Since we’re still witnessing the slow death of the traditional PC, it may seem a little premature to already start talking about the deaths of smartphones and tablets. But Frog Design’s chief creative officer Mark Rolston, writing at Technology Review, thinks that it’s only a matter before we start talking about the end of today’s mobile devices and the rise of wearable and embedded computing devices that are even less visible than smartphones.
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“In many ways mobile devices belong more to the dying PC model than to the real future of computing,” he writes. “I’m talking about a diffuse and invisible network embedded in our surroundings. Chips and sensors are finding their way into clothing, personal accessories, and more. These devices are capturing information whose impact is not yet meaningful to most people. But it will be soon enough.”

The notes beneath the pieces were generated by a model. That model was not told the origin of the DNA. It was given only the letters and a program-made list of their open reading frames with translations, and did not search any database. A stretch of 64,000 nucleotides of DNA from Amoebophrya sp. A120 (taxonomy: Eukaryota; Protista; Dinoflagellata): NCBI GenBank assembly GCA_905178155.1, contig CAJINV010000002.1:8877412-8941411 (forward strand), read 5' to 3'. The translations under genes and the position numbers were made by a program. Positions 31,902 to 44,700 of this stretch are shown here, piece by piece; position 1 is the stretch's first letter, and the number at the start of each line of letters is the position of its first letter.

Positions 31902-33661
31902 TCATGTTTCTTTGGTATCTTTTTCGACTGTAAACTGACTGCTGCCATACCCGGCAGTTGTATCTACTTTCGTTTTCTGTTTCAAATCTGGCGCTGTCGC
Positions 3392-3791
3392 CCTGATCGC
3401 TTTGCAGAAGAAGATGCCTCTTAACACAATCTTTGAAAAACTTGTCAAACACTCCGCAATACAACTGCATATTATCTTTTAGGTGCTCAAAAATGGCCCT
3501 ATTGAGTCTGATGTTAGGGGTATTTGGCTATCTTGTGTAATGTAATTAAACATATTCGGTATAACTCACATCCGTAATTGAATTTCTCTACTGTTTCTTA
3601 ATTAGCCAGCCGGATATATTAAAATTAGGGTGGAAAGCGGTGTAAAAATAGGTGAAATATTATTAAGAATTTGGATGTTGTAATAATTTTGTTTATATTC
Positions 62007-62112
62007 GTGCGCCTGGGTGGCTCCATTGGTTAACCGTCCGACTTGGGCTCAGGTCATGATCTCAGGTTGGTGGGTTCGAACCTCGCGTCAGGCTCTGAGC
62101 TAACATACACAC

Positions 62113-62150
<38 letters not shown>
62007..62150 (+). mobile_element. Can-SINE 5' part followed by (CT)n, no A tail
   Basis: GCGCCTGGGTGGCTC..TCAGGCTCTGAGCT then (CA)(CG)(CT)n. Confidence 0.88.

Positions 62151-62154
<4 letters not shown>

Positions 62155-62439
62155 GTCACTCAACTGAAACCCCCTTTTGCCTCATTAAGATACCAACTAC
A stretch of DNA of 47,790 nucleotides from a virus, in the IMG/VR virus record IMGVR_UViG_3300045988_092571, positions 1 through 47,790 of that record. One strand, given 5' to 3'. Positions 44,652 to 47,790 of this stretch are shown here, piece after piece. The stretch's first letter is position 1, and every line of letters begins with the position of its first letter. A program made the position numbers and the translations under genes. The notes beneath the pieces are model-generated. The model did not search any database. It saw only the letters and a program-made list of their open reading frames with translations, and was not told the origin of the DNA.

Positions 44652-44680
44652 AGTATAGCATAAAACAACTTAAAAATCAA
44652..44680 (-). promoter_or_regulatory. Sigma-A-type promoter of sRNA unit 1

Rolston says he’s particularly excited about the potential for smartwatches that can do a variety of important tasks such as monitoring heart rates and performing quick, hassle-free mobile payments. That said, he thinks that companies designing these wearable computers will have a big challenge in creating user interfaces that don’t rely on keyboards or large high-resolution displays. In other words, he thinks that people will need to get used to devices that rely on voice activation or on gestures to work.
“The result should be a world where we have more pervasive access to computers yet fewer moments in our lives where we have to stop what we’re doing and operate a computer terminal,” he writes. “Essentially, we hope to take the computers out of computing.”
This article was originally published on BGR.com